Massachusetts Bans Dumping of CRTs

The march of progress comes at a price to the environment. Old computer monitors and television sets often wind up in landfills, where they can leak lead, cadmium, mercury, and other toxic chemicals into the groundwater. The federally mandated changeover to digital television, projected to be complete within the next six years, may exacerbate the problem as millions of consumers consign their old displays to the trash.

On April 8, the state of Massachusetts became the first in the nation to ban the dumping of TV sets and computer monitors, otherwise known as cathode-ray tubes (CRTs). The new regulations are an attempt to ward off what could become a serious environmental problem. Each CRT contains several pounds of lead, which can attach itself to human hemoglobin and cause lead poisoning. "We're trying to get this program in place before the future tidal wave of electronics hits," said Robin Ingenthron, a strategic planner with the Massachusetts Department of Environmental Protection. In Massachusetts, about 75,000 tons of junk electronics are tossed annually into landfills and incinerators—a figure expected to grow to 300,000 tons within five years.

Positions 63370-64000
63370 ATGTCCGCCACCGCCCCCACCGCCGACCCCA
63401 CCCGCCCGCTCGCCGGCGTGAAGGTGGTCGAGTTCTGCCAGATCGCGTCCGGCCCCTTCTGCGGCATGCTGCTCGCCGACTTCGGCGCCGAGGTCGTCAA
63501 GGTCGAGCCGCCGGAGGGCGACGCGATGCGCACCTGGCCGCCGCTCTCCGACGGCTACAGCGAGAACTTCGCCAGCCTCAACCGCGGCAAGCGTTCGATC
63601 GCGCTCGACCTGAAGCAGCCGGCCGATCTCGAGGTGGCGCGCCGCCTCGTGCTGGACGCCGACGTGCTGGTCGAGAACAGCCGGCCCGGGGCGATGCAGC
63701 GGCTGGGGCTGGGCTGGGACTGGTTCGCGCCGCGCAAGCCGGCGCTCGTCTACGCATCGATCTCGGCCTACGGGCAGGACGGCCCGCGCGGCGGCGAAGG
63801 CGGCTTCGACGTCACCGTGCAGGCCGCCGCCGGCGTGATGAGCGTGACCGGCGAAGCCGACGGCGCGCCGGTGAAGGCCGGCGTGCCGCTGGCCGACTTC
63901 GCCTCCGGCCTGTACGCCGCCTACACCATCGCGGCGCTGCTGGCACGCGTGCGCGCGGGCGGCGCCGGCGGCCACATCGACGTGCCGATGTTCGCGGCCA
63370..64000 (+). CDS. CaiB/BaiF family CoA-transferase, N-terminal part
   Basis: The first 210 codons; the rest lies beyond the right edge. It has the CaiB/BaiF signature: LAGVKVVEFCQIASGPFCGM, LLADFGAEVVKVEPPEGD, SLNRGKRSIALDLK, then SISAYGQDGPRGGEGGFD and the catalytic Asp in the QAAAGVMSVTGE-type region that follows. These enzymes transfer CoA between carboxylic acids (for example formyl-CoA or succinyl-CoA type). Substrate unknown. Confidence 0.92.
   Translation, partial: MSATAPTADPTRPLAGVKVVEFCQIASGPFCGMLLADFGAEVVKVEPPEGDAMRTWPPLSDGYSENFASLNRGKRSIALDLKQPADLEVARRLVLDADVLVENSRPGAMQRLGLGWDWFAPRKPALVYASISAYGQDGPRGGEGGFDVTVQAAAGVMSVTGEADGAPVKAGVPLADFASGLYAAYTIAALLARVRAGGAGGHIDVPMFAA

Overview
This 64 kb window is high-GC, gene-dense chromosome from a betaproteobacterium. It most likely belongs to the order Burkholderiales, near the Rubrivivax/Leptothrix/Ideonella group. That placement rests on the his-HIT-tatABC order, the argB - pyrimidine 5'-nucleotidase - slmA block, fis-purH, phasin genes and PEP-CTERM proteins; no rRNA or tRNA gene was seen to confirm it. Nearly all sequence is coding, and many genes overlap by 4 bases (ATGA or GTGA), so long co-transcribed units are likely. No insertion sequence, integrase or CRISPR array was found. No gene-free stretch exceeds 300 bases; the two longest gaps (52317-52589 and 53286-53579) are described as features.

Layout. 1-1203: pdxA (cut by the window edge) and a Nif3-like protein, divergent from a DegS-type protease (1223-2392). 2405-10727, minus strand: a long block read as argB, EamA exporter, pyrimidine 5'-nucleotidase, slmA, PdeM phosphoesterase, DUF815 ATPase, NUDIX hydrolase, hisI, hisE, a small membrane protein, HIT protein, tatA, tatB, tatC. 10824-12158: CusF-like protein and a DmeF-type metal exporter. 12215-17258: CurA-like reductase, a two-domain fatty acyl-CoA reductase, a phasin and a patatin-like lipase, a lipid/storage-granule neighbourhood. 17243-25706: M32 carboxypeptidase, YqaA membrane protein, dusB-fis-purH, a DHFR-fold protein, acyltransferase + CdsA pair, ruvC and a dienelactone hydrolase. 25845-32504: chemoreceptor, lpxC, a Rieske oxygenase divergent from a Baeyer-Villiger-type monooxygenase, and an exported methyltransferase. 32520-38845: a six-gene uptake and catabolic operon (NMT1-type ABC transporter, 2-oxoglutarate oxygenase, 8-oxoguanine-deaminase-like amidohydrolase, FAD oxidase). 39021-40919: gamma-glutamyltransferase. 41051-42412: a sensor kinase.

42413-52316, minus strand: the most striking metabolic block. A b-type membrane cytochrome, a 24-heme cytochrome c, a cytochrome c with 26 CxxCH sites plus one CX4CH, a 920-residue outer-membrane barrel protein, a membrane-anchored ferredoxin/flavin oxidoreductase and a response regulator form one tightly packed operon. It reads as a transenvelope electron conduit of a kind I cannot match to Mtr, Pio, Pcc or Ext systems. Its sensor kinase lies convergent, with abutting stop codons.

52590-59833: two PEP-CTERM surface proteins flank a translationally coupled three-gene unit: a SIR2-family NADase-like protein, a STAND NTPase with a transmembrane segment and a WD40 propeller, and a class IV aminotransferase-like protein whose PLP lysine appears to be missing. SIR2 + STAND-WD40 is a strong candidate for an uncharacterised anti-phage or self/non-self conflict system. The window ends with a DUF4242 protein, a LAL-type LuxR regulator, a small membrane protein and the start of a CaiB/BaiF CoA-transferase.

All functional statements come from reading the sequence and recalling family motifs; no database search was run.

CRTs can be safely recycled, according to the DEP, which has set up six collection centers. The DEP has also set up a program to pay for the recycling. This year, the program will extend to 113 cities and towns in the state, reaching approximately half the state's population.

The DEP will encourage people to recycle other electronic components, such as circuit boards, transformers, batteries, and equipment cases. Private electronics-recycling companies already do a steady and profitable business in some high-technology communities. A sufficient quantity of old printed circuit boards, for example, can yield literal gold for a recycler. The highly conductive precious metal is used to plate contacts on PCBs' plug-in connectors.